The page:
Almost one in seven people in a Dutch clinic population stopped treatment with the HIV integrase inhibitor dolutegravir because of side-effects, investigators from the Netherlands report in the online edition of AIDS. Approximately 14% of patients ceased therapy with the drug because of tolerability issues, much higher than the rate seen in clinical trials. Dolutegravir was twice as likely to be stopped if it was taken in combination with abacavir, but the side-effects that led to a change of treatment were not associated with abacavir.
“In a ‘real life’ clinical setting of DGV [dolutegravir] use in cART [combination antiretroviral therapy], we found that in general DGV was tolerated very well by most patients, but it was stopped at a much higher rate than reported in randomized controlled trials,” comment the authors.
Dolutegravir is currently recommended for first-line HIV therapy. The drug is available in a combination tablet with abacavir and lamivudine (Triumeq) and as a 50mg single drug tablet (Tivicay). Dolutegravir is approved for the treatment of people with HIV who have never taken treatment before (antiretroviral naive) and those who have taken other treatment before (treatment experienced).
In clinical trials, dolutegravir had a potent anti-HIV effect and was shown to be safe and tolerable, with a 48-week discontinuation rate of no more than 2 to 3%. However, doctors in the Netherlands observed a significantly higher proportion of their patients were stopping therapy with the drug than the rate observed in clinical trials. They therefore conducted a study to determine the frequency, timing and reasons for stopping dolutegravir-containing therapy.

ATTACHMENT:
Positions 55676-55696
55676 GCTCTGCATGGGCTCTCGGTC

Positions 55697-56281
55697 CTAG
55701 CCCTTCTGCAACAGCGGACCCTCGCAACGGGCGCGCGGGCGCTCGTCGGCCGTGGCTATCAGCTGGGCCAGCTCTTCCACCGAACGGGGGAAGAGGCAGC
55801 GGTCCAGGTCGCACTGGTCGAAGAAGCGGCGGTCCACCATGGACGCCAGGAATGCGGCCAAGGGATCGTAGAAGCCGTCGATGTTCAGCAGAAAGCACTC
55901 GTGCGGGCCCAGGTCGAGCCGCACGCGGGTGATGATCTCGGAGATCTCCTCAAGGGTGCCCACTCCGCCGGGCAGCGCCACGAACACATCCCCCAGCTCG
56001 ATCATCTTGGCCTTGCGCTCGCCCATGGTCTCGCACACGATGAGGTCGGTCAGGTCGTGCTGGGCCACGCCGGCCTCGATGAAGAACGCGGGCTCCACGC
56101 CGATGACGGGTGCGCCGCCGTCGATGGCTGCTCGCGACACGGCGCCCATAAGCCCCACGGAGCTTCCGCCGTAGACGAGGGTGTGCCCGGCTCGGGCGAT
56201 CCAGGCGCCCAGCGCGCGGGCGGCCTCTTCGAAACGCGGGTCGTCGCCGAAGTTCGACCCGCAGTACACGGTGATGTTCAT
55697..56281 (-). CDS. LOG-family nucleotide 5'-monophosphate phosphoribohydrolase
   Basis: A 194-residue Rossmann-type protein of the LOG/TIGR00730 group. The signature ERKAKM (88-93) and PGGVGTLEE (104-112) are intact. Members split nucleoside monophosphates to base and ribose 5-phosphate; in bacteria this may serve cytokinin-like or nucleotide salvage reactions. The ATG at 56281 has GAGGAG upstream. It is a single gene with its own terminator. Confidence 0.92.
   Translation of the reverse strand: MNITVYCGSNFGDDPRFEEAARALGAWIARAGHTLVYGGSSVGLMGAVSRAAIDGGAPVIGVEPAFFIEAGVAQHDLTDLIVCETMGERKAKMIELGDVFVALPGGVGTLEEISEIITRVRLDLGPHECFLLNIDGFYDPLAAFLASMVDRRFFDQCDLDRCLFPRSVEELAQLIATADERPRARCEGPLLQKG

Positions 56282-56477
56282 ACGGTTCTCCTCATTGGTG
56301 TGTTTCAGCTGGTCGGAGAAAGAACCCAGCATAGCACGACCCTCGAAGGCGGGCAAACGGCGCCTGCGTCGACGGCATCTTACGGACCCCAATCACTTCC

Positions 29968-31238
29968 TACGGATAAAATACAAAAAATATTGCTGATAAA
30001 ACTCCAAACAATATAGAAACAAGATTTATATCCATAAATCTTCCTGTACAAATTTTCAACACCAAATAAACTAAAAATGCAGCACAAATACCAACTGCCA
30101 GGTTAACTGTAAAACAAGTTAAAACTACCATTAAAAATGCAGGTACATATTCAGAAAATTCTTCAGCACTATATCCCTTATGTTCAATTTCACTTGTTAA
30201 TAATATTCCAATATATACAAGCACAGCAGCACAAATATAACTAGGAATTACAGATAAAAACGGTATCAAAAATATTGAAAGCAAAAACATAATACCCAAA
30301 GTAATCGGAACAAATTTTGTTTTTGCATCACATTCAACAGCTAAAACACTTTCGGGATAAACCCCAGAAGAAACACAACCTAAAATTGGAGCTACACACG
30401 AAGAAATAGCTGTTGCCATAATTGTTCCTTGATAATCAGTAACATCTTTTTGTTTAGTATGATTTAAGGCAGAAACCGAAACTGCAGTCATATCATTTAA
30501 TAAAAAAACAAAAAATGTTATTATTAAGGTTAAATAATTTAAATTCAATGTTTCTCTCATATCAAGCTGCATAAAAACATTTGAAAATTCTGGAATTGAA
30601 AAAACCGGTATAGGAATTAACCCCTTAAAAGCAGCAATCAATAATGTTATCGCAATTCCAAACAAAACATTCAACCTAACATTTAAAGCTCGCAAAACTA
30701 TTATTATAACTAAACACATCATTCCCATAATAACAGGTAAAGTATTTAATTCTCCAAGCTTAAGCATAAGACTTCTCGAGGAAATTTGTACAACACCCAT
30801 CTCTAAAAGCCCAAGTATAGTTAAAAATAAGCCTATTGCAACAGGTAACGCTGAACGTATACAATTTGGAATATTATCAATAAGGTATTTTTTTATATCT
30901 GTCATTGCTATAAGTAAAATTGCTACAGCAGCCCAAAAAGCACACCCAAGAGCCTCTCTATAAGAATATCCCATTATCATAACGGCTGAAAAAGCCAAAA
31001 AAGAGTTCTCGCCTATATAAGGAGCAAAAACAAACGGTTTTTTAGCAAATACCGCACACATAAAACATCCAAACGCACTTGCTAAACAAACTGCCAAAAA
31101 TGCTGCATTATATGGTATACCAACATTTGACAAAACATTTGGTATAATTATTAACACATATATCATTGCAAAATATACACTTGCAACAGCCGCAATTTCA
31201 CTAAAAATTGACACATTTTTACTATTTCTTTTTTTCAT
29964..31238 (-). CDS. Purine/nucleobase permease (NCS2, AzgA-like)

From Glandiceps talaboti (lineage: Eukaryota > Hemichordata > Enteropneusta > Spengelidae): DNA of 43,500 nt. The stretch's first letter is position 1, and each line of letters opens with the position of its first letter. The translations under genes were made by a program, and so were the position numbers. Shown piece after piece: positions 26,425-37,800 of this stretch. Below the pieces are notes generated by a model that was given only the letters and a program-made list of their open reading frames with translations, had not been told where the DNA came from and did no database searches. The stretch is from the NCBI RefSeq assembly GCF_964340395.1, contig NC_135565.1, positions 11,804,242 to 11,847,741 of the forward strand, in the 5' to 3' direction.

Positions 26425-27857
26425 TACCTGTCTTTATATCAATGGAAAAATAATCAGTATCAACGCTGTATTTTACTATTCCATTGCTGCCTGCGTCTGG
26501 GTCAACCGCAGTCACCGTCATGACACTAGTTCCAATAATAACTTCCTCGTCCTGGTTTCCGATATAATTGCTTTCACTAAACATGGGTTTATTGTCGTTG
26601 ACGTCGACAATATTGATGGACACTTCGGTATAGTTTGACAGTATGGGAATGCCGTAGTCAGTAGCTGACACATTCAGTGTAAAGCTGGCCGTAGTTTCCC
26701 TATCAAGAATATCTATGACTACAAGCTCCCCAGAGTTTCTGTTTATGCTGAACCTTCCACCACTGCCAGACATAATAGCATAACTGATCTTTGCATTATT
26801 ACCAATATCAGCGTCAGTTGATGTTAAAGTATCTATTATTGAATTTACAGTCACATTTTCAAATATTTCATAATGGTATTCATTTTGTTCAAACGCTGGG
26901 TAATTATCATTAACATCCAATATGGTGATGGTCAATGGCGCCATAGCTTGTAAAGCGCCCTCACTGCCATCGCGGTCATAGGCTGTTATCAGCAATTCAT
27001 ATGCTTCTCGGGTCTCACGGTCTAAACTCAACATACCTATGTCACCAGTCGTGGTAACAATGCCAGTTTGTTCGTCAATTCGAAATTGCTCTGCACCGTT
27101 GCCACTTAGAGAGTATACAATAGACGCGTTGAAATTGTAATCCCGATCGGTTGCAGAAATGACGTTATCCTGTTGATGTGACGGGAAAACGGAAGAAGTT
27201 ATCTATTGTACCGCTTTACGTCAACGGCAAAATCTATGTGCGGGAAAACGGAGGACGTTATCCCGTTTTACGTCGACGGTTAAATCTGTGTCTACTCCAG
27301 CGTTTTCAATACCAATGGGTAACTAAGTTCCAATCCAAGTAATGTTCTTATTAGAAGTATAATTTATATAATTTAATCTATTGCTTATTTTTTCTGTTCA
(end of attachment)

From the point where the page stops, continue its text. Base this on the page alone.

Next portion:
The study population comprised 556 people in Leiden and Amsterdam who initiated dolutegravir between 2014 and 2016. Their median age was 48 years and 66% were men who have sex with men (MSM). Approximately a fifth of patients were antiretroviral naive. The combination pill Triumeq was prescribed to 57% of patients and, in all, 64% were taking dolutegravir in combination with abacavir.
A total of 85 people (15%) stopped taking their dolutegravir-containing regimen. For 76 patients (14%) side-effects were reported as the reason. Patients stopped therapy a median of 73 days after initiation; 95% stopped within a year of starting their dolutegravir-containing regimen
Common reasons for stopping dolutegravir were insomnia and sleep disturbances (6%), gastrointestinal complaints (4%) and neuropsychiatric symptoms such as anxiety, depression and psychosis (4%). In almost all cases, these side-effects resolved after therapy with the dolutegravir-containing regimen was discontinued. No cases of virological failure were reported.
Patients were approximately twice as likely to stop their treatment if they were taking dolutegavir in combination with abacavir (aRR = 1.92%; 95% CI, 1.09-3.38; p = 0.01).
“We considered that there might be an interaction between the drugs, leading to more treatment interruption,” write the authors, adding that both drugs are metabolised using a similar hepatic pathway. They note, “the apparent interaction between DGV and abacavir mediated by this common degradation pathway has not been studied.”
In contrast, taking dolutegravir in combination with a boosted protease inhibitor was associated with a lower risk of treatment discontinuation (aRR = 0.20; 95% CI, 0.05-0.86; p = 0.03).
The authors call for larger studies to determine the rate of dolutegravir treatment discontinuations due to side-effects.
de Boer M et al. Intolerance of dolutegravir containing cART regimens in real life clinical practice. AIDS, online edition. DOI: 10.1097/QAD.0000000000001279 (2016).